T J McNamara on the arts

T J McNamara is a Herald arts writer

T.J. McNamara: Freedom's just another word

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Exhibition emphasises ironies, drawbacks of modern world

Tessa Laird ceramics in the Freedom Farmers exhibition at Auckland Art Gallery. Photo / Dean Purcell
Tessa Laird ceramics in the Freedom Farmers exhibition at Auckland Art Gallery. Photo / Dean Purcell

Freedom Farmers at Auckland Art Gallery is a revival of the survey exhibitions. It concentrates on artists raised in the 1970s who represent the second wave of contemporary art after the first who battled for abstract and expressionist art.

The second wave grasped freedoms and the artists in this show have "farmed" and grown those liberties. The most obvious freedom is from traditional subjects and mediums. Art can be made of any materials, ranging from old tyres to building off-cuts. Photography, still and video, also plays a large part.

A word used frequently in the literature that accompanies the exhibition is "utopian", suggesting the creativity in the show will lead the way to a better world.

Nevertheless, the feeling is often "dystopian", emphasising some of the drawbacks and ironies of the present.

Pacific Islanders now play a large part in the art scene and one of the most prominent is Edith Amituanai.

Here she departs from her usual neighbourhood and shows large colour photographs of the situation of refugees from Myanmar (Burma). The group is called La Fine del Mondo (The End of the World), with the formal emphasis on the contrast between sunlight and dark shadows but the detail is telling.

Another dystopian group of photographs involves Ava Seymour's 1998 pictures of state housing. Government housing was utopian at its outset, though there was always a slight stigma about being raised in a "state suburb".

The artist's patronising attitude is emphasised by collaging pictures of deranged patients on to images of state housing and the addition of a sign saying, "End of Improvement". Her more recent work in the show is a minimalistic print between sheets of transparent acrylic leaning against a wall, which the artist is quoted as saying, "mediates between the wall and the floor".

Housing plays a part in Allan McDonald's photographs of houses uprooted from their sites but never re-sold.

Photos by Allan McDonald that is part of the Freedom Farmers exhibition. Photo / Dean Purcell
Photos by Allan McDonald that is part of the Freedom Farmers exhibition. Photo / Dean Purcell

He turns them into metaphors for past lives and activities fading in memory.

The most idiosyncratic contribution is from Isobel Thom. Her works range from small cubist clusters of leaves where the eye dances from leaf to leaf through cups and teapots to a video of hippie self-sufficient living in Japan. It is delightful to explore, although often totally bemusing. The room is shared with Stella Corkery, who has 38 paintings, all the same size. The paintings improvise on colour, texture and mood. The effect is like modern music with the addition of dissonant cuts in the canvas as part of the variations. This theme is followed by Dan Arps. He rehabilitates the ordinary in glass cases and children's comic characters as wall decoration with stuffed animal cushions to show even the shallow can be indicators of where we are, and raise issues about copyright.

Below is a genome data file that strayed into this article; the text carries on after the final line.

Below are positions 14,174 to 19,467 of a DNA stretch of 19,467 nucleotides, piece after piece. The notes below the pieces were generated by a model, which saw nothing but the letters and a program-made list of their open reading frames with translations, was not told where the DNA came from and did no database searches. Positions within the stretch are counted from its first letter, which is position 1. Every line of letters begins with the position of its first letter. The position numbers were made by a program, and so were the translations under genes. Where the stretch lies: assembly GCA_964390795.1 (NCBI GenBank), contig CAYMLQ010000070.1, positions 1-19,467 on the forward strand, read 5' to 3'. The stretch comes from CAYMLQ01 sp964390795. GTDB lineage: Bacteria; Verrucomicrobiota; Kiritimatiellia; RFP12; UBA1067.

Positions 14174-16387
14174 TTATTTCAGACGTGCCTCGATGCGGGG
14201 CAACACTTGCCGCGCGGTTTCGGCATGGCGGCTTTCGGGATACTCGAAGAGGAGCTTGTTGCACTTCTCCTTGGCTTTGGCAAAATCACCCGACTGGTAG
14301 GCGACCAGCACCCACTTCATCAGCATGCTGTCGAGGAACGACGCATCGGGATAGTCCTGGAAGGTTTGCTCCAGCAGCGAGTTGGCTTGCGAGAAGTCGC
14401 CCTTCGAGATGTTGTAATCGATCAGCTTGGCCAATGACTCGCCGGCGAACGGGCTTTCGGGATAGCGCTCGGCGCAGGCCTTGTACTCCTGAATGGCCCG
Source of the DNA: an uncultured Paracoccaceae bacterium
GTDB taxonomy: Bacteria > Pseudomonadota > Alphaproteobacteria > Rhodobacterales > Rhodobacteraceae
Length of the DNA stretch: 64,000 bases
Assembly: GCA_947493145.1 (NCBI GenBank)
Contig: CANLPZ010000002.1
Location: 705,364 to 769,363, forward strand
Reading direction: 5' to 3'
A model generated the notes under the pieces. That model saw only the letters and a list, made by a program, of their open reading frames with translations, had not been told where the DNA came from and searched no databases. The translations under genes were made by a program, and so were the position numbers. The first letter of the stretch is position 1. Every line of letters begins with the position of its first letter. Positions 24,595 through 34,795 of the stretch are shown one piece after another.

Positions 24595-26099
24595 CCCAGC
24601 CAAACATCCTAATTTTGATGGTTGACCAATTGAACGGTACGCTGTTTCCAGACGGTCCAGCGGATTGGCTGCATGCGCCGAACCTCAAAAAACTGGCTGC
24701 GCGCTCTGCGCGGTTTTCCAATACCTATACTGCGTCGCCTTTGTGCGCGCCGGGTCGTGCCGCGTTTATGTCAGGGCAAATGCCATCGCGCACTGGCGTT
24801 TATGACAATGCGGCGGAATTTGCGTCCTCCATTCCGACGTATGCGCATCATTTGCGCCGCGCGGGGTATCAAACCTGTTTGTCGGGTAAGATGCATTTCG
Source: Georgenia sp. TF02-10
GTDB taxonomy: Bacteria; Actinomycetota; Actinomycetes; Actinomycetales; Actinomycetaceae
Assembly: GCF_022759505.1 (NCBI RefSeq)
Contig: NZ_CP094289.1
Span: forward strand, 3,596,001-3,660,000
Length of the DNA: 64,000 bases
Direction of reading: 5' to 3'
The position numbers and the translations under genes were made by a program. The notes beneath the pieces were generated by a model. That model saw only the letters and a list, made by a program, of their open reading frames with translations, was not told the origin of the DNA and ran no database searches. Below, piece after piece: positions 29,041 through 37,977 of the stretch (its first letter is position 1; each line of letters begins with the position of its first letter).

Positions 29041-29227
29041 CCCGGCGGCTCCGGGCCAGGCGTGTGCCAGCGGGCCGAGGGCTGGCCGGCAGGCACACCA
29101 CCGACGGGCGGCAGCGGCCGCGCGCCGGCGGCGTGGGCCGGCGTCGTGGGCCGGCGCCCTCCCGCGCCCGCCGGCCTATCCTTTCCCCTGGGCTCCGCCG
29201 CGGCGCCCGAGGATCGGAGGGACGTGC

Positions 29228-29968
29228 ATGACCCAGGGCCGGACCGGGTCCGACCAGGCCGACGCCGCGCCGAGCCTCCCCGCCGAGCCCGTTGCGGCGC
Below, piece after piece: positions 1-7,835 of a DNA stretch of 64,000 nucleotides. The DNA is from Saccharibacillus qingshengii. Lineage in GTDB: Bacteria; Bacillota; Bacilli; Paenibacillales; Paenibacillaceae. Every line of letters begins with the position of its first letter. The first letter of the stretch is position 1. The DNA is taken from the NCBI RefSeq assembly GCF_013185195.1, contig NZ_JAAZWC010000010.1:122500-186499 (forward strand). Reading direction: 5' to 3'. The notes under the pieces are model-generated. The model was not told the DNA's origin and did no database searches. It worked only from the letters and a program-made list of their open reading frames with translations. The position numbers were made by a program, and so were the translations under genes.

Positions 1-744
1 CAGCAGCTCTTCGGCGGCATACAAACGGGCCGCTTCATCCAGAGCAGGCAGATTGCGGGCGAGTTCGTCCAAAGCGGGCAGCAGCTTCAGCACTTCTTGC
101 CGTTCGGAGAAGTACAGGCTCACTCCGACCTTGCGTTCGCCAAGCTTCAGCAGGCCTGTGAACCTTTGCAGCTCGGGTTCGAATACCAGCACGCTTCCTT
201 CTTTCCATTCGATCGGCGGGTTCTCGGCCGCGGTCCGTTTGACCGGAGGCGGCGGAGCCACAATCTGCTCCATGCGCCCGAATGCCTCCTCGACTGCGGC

Xin Cheng shows on a column what sort of monument a tyre dealer might make of the objects of his trade along with sculpture of inner tubes. Among her Propositions she also shows an indoor garden.

Tessa Laird makes a monument of her own with a hill of ceramic structures in the shape of books that make up her reading for her PhD. They are vividly coloured and match the candelabra that might have shed the light to read them by. Her work is clunky, attractive and witty.

Materials in the show are varied. The et al. collective uses angled iron in stacks and in a structure bound by aggressive clamps. These are supplemented with a video that asks awkward questions such as, "What is my ... ?"

We can watch this while being hammered by speakers emitting sheer noise and being instructed with an aggressive pointer. It is a gloomy work about the impossibility of communication.

Communication is sometimes a problem. Shannon Te Ao appears in a performance work, wearing a blanket in a reference to Maori trade garments. Filmed by Iain Frengley, he drinks from water bottles, then blows a spray. This is like a whale breathing. This in turn refers to a Maori proverb about a leader being like a powerful whale. The leader he has in mind is Te Kooti, whose followers were forced to work. A surviving scrap of a road they worked on is the setting for the action.

This points to the major weakness of this kind of contemporary survey exhibition. It often needs explication. The stylish catalogue goes some way toward this with articles for each artist.

A case where this fails is the tree hut by Richard Maloy. His earlier huts made the point about the need for a place of retreat. But a tree hut is essentially rickety and nothing can convince that the solid, safe structure in the gallery contains "the essence" of tree houses.

There is plenty to admire, notably the attractive work of Francis Upritchard and Martin Basher that have a special magic and do not need explanation.

Work by artist Martin Basher that is part of the Freedom Farmers exhibition. Photo / Dean Purcell
Work by artist Martin Basher that is part of the Freedom Farmers exhibition. Photo / Dean Purcell

At the galleries

What: Freedom Farmers: New Zealand Artists Growing Ideas

Where and when: Auckland Art Gallery, Kitchener St, to February 23

TJ says: Curated by Natasha Conland, this survey concept makes a lively, if sometimes puzzling, show of some of the extremes of recent art.

- NZ Herald

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